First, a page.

FINISHING

Sew sleeve and side seams, reversing seam at lower end of sleeves for 1" for cuffs. Fold up lower end of each sleeve for cuffs. Weave in ends.


A SOFT-BOILED EGG

For the Cozy

Turtleneck Egg Cozy designer Kristin Nicholas knows a lot about eggs thanks to the exotic chickens she raises in her backyard. She starts nearly every day, rain or shine, by walking out to the coop and collecting the eggs from the hens' nests. When I asked her how she makes her soft-boiled eggs, she started by giving me this interesting explanation about gauging an egg's freshness: When submerged in water, the freshest eggs will sink to the bottom and lay on their sides horizontally; as the eggs age, they will begin to "stand up" vertically; and a very old egg will rise to the surface and float.

1 or more fresh eggs
Water


Bring enough water to cover the egg(s) to a gentle boil in a saucepan that is large enough to hold the egg(s) without crowding. Using a clean, sharp sewing needle or pin, poke a hole through the broad end of each egg (this will keep the shells from cracking due to the pressure of the white expanding inside); it takes only a small amount of force to make the hole.

Place the egg(s) on a large spoon or other cupped utensil and gently lower into the boiling water (the idea is to keep the eggs from knocking against each other or the saucepan to prevent them from cracking from the contact). Cook for 3 to 4 minutes, depending on how runny you like the yoke. With the spoon, transfer to an egg cup and cover with a cozy to keep warm.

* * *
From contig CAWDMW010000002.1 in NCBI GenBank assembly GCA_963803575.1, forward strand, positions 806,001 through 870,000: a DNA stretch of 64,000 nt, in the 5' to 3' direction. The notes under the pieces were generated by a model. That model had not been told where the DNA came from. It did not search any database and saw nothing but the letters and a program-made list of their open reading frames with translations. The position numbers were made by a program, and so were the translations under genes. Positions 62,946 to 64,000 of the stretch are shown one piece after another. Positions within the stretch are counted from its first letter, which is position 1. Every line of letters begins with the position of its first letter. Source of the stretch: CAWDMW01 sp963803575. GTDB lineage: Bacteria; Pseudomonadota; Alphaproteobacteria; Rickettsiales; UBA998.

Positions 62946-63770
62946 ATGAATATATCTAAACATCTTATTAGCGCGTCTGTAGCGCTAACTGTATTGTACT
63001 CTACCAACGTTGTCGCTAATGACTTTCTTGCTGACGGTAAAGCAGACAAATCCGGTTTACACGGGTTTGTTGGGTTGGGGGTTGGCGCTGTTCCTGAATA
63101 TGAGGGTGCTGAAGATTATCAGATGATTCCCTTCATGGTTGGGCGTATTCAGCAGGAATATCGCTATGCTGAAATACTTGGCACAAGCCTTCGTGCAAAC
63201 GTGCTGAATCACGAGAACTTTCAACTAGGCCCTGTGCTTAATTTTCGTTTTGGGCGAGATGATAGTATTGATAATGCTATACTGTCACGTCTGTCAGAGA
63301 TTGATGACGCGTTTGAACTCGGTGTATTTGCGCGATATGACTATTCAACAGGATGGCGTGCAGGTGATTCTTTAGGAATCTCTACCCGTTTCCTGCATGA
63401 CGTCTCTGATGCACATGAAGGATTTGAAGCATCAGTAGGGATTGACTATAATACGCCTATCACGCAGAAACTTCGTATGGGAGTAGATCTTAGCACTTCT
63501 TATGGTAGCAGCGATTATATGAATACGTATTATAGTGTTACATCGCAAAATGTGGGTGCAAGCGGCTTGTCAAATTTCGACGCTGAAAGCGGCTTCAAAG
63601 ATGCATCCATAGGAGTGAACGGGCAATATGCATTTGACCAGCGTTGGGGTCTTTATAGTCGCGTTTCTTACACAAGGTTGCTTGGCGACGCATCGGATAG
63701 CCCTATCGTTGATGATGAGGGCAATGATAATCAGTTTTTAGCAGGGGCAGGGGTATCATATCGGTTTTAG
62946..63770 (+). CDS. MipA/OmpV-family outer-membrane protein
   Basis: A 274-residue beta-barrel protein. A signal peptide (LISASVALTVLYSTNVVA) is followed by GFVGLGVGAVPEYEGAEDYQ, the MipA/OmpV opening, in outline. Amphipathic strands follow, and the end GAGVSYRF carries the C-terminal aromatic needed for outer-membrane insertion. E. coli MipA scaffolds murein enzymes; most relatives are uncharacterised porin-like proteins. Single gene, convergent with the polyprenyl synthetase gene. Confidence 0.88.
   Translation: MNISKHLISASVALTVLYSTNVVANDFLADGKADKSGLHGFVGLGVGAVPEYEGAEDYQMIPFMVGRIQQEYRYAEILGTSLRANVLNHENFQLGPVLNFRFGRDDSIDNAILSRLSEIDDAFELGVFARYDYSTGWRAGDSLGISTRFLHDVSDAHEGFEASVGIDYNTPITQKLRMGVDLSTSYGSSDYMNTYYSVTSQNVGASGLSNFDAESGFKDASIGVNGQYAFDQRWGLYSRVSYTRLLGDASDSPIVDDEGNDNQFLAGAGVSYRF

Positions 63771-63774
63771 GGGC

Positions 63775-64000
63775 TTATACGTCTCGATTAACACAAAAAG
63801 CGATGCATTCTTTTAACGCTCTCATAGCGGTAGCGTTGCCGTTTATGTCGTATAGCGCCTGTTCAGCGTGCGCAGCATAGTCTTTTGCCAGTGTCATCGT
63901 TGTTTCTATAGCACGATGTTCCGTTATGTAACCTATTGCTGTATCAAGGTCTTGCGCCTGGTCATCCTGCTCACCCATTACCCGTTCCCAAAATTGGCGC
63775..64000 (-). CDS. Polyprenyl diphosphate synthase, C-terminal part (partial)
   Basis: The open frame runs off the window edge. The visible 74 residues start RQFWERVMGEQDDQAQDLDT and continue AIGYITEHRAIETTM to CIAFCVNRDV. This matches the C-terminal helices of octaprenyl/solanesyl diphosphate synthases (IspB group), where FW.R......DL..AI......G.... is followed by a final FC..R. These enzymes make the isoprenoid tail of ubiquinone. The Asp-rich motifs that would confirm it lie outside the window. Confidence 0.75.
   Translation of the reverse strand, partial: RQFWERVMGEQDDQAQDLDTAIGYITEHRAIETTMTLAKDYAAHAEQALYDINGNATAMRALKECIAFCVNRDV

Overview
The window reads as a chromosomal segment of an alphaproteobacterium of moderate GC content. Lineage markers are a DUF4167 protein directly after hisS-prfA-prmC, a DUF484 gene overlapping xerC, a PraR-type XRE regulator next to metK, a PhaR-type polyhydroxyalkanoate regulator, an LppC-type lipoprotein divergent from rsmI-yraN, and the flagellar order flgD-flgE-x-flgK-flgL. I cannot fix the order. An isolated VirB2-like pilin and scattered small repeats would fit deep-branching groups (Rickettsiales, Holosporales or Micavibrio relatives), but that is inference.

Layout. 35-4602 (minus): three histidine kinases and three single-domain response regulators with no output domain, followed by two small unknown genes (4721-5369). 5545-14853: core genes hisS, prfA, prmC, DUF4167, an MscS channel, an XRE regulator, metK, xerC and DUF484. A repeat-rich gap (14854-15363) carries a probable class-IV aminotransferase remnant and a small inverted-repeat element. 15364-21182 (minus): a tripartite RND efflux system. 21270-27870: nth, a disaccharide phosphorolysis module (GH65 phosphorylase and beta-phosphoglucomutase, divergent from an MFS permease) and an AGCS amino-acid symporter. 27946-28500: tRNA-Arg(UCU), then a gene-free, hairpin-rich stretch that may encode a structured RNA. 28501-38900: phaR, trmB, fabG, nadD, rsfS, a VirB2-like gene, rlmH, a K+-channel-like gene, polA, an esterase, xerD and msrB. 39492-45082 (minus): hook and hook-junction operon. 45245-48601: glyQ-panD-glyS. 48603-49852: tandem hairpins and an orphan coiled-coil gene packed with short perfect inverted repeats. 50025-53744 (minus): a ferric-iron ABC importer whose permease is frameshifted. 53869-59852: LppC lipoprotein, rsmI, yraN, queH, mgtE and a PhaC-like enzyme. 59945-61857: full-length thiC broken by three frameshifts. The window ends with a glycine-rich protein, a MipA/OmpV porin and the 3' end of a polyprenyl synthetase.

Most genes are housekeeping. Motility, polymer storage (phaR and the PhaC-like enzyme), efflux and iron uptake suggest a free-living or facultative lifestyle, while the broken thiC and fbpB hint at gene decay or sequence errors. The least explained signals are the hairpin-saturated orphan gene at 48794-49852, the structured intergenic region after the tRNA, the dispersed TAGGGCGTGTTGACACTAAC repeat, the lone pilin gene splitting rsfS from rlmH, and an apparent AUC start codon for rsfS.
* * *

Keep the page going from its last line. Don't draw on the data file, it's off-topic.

When ready to eat, remove the cozy and crack the egg shell horizontally (still in the cup) with a knife about ½" down from the top of the egg. Lift the top shell and with a spoon eat the white that is inside of it. Eat the remainder of the egg out of the shell in the cup.

Note: If you want to make a medium- or hard-boiled egg (generally not served in a cozy), boil the egg between 5 and 15 minutes. After removing the egg from the water, run it under cold water, then peel away the shell.


notes

* The body of each cozy is worked from the lower front, up and over the shoulders, to the lower back. A neck opening is created at the shoulder line as you go.

* Stockinette Stitch in Rows (St st)

ROW 1 AND ALL ODD-NUMBERED ROWS: (RS) Knit all sts.

ROW 2 AND ALL EVEN-NUMBERED ROWS: (WS) Purl all sts.

Repeat these 2 rows for pattern.

* Stockinette Stitch in Rounds (St st)

ALL ROUNDS (RNDS): Knit all sts every rnd.


(Continues...)

Excerpted from Weekend knitting by Melanie Falick, Ericka McConnell. Copyright © 2003 Melanie Falick. Excerpted by permission of Harry N. Abrams, Inc..
All rights reserved. No part of this excerpt may be reproduced or reprinted without permission in writing from the publisher.
Excerpts are provided by Dial-A-Book Inc. solely for the personal use of visitors to this web site.

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Table of Contents

Contents

INTRODUCTION,
CHAPTER 1 Home and Hearth,
CHAPTER 2 Body and Soul,
CHAPTER 3 The Charm of Children,
ACKNOWLEDGMENTS,
CONTRIBUTORS,
SOURCES AND CREDITS,
INDEX,

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Customer Reviews

Average Rating 3.5
( 13 )
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Sort by: Showing all of 13 Customer Reviews
  • Anonymous

    Posted January 18, 2004

    Weekend time wasters

    In great-grandma's day I imagine that there was time to knit finger puppets, 'egg cozies' and checker boards. Today, however, time (especially for knitting) is precious. Perhaps that explains why my enthusiasm for a book called 'Weekend Knitting' quickly turned to disappointment. I was looking forward to useful knitting projects (yes, I realize how pragmatic and 'un-creative' that sounds) such as sweaters, scarves and hats, slippers, and luscious afghans; and although there were a few of these projects, there also seemed to be a good deal of repetition such as page after page of mittens with little or no variation. I knit for the love of knitting, but when I invest my time and energy I want to have something substantial and beautiful to show for it.